A debut book attempts to combine a popular New Age principle, the law of attraction, with Islam.
Al-Ateeqi begins what is chiefly a self-help book with an account of a video that explains the law of attraction, an idea widely popularized in the cosmos of New Age spirituality. As the author observes, the notion fits neatly into a family of ideas that includes self-fulfilling prophecy, the power of suggestion, and positive visualization, all common in the literature of neuro-linguistic programming, hypnosis, and even martial arts. The key notion is the near omnipotence of the mind—everything good or bad that happens in one’s life is a function of one’s thoughts and imaginings. If someone consistently visualizes positive things, they will attract positive outcomes in life, and vice versa. Humans’ thoughts are so deeply efficacious that they can even change their bodies’ chemical compositions and heal disease. After explaining the foundation of this “secret,” the author then interprets it through “an Islamic lens,” plumbing the Quran for evidence in support of the law of attraction or against it. Al-Ateeqi goes to great pains to establish the general credibility of the Quran, which he claims has “never been incorrect since its existence.” This unusual work discovers no shortage of parallels—for example, the notion of “manifesting” described within the law of attraction is comparable to prayer. But there are also points of disagreement—the Quran denies that people can live a life free of moral judgment. Al-Ateeqi’s book is refreshingly original—while some version of Christianity is often absorbed into a New Age spiritual outlook, Islam is typically considered a counterweight to it. For those who consider the science of the law of attraction deeply suspect, though, there is nothing here that will compel a reconsideration. In addition, this is a book narrowly tailored to a very specific audience—those who accept both the law of attraction’s philosophical credibility and the authority of the Quran.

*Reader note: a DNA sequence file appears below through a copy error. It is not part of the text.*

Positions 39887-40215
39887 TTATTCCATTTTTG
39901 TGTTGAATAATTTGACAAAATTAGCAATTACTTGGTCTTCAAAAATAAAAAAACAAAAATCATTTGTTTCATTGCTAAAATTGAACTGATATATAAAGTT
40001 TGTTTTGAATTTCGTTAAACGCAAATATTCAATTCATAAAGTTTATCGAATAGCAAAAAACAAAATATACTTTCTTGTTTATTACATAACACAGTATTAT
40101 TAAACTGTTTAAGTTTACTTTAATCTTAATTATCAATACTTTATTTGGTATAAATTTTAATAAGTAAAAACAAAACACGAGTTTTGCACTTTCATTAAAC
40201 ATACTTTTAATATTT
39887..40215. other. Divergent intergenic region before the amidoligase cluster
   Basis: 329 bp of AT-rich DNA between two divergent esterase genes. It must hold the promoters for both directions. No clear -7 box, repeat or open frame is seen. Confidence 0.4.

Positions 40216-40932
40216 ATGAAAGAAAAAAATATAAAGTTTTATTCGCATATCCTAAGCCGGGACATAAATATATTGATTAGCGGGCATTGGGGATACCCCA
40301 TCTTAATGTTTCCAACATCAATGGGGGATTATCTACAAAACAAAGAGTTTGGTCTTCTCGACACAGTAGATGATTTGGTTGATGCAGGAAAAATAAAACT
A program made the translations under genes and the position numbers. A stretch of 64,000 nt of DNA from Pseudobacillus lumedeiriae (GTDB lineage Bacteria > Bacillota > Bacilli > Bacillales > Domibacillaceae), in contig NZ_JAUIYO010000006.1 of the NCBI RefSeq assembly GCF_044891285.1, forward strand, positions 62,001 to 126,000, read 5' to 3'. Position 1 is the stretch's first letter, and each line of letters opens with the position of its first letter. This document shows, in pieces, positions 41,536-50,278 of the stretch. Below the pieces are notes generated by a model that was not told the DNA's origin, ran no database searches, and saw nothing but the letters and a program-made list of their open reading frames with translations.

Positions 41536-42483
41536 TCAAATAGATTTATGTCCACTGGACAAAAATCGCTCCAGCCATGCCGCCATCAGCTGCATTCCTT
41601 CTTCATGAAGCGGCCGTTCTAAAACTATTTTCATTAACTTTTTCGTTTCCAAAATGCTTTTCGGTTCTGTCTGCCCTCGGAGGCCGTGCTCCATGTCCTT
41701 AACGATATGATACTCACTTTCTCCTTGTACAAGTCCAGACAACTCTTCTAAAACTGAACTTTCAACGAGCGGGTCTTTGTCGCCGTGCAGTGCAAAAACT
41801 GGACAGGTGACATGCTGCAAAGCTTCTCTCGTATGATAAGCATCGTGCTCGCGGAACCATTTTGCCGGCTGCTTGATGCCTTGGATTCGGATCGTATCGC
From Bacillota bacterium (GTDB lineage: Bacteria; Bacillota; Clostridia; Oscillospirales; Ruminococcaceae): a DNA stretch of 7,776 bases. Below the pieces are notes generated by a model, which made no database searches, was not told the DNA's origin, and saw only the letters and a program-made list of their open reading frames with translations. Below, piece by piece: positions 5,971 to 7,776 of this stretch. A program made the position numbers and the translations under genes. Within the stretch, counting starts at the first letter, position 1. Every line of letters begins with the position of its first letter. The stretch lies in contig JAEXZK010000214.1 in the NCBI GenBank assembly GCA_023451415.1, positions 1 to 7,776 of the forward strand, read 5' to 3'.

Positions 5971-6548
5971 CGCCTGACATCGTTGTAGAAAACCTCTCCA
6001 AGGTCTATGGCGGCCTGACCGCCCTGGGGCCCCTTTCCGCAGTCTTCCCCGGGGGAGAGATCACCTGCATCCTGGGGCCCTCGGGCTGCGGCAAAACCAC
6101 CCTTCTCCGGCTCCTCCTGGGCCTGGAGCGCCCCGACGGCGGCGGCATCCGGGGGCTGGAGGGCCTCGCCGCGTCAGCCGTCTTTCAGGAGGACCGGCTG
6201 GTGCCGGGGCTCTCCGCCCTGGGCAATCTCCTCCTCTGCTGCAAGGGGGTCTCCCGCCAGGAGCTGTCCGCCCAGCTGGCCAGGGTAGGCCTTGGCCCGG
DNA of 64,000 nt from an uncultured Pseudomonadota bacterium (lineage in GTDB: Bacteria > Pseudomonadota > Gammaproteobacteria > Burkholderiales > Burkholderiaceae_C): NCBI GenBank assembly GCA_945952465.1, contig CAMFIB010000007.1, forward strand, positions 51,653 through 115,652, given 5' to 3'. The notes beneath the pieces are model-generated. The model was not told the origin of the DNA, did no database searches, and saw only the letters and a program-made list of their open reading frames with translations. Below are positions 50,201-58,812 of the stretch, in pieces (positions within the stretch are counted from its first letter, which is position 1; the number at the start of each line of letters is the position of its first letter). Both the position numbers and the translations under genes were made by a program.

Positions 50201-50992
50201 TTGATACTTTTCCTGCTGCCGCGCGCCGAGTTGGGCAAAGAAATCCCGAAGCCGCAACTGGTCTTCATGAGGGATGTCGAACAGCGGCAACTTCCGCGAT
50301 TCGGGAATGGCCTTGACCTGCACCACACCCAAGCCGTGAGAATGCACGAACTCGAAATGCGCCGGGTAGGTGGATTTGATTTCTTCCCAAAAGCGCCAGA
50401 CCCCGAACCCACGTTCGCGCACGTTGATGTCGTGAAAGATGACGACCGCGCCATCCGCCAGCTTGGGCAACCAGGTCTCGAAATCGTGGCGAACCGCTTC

A new and lucid introduction of New Age spirituality to practicing Muslims that will likely be of limited interest to readers outside the intersection of those two worlds.